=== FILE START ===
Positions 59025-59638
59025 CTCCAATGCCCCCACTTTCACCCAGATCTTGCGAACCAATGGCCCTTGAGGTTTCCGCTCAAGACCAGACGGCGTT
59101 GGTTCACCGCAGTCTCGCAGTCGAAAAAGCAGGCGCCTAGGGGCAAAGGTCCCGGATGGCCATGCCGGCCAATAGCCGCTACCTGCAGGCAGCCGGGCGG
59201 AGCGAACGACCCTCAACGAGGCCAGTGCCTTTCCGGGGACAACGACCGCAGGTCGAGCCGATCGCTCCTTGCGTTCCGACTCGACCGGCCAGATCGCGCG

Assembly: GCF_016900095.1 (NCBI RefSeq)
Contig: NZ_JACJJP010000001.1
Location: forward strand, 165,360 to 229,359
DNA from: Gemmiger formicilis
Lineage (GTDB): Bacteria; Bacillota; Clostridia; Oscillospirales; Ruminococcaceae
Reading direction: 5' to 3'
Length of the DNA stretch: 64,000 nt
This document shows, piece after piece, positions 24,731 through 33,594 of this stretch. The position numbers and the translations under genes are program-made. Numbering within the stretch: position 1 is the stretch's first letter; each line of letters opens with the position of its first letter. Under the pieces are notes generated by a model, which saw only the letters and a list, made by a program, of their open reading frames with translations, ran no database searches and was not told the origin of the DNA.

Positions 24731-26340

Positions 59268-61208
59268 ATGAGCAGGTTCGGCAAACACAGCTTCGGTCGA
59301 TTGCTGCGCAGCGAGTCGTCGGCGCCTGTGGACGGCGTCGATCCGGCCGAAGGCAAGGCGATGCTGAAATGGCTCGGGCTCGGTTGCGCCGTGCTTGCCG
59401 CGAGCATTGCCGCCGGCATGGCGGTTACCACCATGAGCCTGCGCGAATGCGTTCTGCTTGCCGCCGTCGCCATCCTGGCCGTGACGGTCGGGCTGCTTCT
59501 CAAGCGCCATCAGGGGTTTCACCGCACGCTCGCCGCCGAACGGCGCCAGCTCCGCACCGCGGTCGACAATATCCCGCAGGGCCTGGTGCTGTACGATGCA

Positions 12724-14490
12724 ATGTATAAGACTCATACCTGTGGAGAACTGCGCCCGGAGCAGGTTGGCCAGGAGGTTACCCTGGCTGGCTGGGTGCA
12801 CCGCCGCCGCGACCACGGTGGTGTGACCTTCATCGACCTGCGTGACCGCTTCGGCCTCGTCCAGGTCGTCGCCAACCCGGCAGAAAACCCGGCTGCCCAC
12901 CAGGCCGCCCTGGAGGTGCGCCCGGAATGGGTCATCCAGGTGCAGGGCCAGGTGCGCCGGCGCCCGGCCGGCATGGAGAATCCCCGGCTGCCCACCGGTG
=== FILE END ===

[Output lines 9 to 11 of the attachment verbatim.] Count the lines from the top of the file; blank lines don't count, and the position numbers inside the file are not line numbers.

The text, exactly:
Lineage (GTDB): Bacteria; Bacillota; Clostridia; Oscillospirales; Ruminococcaceae
Reading direction: 5' to 3'
Length of the DNA stretch: 64,000 nt